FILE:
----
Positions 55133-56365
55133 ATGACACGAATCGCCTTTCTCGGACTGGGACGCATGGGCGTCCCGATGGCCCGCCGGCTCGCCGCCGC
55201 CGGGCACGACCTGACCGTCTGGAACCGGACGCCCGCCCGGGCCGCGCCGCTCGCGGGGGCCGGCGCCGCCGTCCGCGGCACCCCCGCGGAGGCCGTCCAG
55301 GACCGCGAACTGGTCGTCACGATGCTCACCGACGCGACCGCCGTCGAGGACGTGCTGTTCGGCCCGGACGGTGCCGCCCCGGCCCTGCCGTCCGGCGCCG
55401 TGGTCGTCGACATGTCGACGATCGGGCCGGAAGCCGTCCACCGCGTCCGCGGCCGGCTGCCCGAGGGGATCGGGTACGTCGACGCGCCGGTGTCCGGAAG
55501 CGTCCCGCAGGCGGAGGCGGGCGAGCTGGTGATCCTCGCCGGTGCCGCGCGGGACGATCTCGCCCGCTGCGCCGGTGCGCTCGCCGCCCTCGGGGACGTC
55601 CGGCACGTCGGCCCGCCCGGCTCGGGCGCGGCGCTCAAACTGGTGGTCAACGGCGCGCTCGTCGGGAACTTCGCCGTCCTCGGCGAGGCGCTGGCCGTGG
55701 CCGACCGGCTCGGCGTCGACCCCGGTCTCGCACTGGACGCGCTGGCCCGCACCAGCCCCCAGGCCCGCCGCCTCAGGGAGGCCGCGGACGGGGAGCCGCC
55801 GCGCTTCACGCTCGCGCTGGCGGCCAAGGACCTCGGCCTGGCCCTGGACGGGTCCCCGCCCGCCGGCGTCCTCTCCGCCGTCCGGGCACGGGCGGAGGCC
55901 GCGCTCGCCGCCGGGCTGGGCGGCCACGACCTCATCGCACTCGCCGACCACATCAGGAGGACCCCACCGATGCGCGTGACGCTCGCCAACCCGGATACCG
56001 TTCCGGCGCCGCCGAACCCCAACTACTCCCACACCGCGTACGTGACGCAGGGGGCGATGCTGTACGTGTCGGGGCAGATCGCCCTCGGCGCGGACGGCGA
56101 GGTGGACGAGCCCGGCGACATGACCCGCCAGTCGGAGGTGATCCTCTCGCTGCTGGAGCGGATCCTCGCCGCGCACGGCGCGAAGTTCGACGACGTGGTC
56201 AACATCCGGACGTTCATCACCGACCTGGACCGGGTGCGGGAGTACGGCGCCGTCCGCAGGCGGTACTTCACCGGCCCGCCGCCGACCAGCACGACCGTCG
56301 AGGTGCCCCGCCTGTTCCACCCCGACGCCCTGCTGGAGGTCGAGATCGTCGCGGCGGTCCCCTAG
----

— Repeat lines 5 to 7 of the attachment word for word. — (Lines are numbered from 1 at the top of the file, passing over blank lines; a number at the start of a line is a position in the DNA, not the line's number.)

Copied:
55401 TGGTCGTCGACATGTCGACGATCGGGCCGGAAGCCGTCCACCGCGTCCGCGGCCGGCTGCCCGAGGGGATCGGGTACGTCGACGCGCCGGTGTCCGGAAG
55501 CGTCCCGCAGGCGGAGGCGGGCGAGCTGGTGATCCTCGCCGGTGCCGCGCGGGACGATCTCGCCCGCTGCGCCGGTGCGCTCGCCGCCCTCGGGGACGTC
55601 CGGCACGTCGGCCCGCCCGGCTCGGGCGCGGCGCTCAAACTGGTGGTCAACGGCGCGCTCGTCGGGAACTTCGCCGTCCTCGGCGAGGCGCTGGCCGTGG